Cornerback JC Horn was selected by the Carolina Panthers in the top 10 of last year’s Draft, and this year, more Sunday-ready skill is coming down the pipeline. Quarterback Desmond Ridder has a first-round grade in a draft pool generally dominated by defensive players; an incredible performance against Alabama wouldn’t just be vital for Bearcats, but for their breakout gunslinger.

Cincinnati also has appealing NFL prospects on the other side of the ball. Defensive end Myjai Sanders went from the nation’s No. 327-ranked recruit to a first-round grade and a Senior Bowl invite. The Bearcats even managed to have the void left in the secondary by Horn with Ahmad “Sauce” Gardner.

At 6-foot-3, Sauce is an impressively-sized corner who reliably takes away his side of the field. Elite defensive backs are rarely thrown at, but that hasn’t limited his playmaking ability — Gardner has three interceptions and three sacks.

And looking ahead, Cincinnati has cracked the top 25 recruiting rankings for the 2022 class, a bit of momentum that stands to get an even bigger jolt as Fickell guides the program to greater and greater success. There’s simply no bigger name in the Group of 5 than the Bearcats — and plenty of Power 5 schools are finding it increasingly difficult to compete.

It’s Bigger Than the Schedule

  • Seven American Athletic Conference teams are bowl eligible. That’s as many as the Big Ten and more than the Pac-12.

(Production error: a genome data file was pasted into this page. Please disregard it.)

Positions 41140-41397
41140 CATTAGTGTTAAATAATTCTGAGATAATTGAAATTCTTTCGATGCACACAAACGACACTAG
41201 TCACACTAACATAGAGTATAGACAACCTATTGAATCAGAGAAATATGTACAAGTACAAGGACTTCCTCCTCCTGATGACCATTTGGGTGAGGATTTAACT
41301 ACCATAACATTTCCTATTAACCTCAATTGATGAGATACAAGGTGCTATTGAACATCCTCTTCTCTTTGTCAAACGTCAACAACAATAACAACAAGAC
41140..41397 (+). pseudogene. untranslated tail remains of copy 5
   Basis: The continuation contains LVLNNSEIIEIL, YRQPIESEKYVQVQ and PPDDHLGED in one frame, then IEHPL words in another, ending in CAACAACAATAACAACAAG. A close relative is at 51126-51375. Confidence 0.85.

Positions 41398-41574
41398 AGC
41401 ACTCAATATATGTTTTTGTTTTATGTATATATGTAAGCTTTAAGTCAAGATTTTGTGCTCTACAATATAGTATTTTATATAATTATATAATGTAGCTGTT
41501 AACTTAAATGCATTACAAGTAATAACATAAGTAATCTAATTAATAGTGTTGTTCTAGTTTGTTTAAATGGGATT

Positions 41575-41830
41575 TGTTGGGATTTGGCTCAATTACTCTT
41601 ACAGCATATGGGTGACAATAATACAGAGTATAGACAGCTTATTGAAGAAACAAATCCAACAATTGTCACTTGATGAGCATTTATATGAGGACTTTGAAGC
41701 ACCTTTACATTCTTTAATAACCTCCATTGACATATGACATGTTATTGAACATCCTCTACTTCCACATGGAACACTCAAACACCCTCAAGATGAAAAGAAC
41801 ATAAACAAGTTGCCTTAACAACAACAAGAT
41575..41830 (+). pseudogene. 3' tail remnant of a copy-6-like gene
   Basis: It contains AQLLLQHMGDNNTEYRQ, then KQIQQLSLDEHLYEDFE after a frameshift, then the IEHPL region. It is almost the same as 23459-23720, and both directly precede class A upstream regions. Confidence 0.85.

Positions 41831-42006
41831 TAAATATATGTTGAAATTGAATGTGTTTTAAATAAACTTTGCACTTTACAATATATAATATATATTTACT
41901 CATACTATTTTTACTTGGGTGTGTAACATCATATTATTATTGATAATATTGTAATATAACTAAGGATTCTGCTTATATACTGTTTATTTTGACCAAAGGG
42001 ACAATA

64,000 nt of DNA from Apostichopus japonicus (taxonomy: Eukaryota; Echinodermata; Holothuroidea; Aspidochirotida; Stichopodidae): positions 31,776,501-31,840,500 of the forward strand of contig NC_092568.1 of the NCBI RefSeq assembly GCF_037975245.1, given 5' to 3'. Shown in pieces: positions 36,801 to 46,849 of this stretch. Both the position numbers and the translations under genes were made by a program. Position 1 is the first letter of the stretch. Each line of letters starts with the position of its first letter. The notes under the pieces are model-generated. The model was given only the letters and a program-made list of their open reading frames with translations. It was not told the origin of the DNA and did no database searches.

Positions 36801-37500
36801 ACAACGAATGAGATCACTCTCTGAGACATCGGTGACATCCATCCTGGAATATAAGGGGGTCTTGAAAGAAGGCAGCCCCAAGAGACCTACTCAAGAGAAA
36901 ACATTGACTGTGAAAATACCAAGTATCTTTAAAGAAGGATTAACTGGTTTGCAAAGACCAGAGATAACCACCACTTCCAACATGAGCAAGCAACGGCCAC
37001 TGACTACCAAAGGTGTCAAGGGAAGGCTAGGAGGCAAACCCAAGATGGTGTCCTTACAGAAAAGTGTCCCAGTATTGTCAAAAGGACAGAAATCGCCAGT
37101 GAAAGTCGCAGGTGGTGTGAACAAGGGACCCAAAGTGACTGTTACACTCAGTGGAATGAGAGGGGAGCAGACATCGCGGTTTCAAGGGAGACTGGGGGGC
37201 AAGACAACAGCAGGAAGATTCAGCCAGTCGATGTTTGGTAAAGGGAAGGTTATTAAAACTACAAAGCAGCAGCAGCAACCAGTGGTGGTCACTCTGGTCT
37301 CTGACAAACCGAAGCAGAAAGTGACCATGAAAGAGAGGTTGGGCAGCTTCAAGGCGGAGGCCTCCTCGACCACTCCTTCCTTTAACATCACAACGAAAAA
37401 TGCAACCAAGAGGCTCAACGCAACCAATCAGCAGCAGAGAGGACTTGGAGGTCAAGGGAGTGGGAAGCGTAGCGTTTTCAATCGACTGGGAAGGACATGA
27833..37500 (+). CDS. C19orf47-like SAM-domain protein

If you care about the conventional wisdom, one of the knocks against Cincinnati having a place in the College Football Playoff was that their schedule was somehow too easy, and that the average Power 5 schools faces far tougher tests.

That rhetoric doesn’t get far with Fickell.

β€œWe don’t want to feel like we’re carrying some flag for the non-big schools, so to speak,” Fickell said on a Zoom call early in December. β€œWe just want to be us.”

As must as this run should only be about just the Bearcats’ excellent season, it isn’t. Had Cincy suffered even one defeat — specifically against would-be Playoff contender Notre Dame, perhaps — their postseason hopes fall by the wayside. Only one team in FBS ran through the entire regular season and their conference championship game without a blemish on their record; that’s absolutely massive.

Every game was intensely criticized. When the Bearcats defense helped secure a close win against Tulsa, articles popped up in the media wondering if the victory actually hurt their Playoff chances.

Meanwhile, little is mentioned of Georgia not scoring an offensive touchdown against an underachieving Clemson team or Alabama needing late-game heroics to beat Florida and Auburn teams that both finished 6-6. Michigan had to overcome an uncomfortable deficit against Nebraska. And somehow, the team with the smallest margin for error of all turned out to be the one that emerged undefeated.

Cincinnati now arrives at its most important game in its program history Dec. 31 against Nick Saban and the Tide. But no matter the outcome, the Bearcats are no fluke or beneficiary of a juggernaut’s collapse — they fully their spot not just in the College Football Playoff, but in the top tier of the sport overall.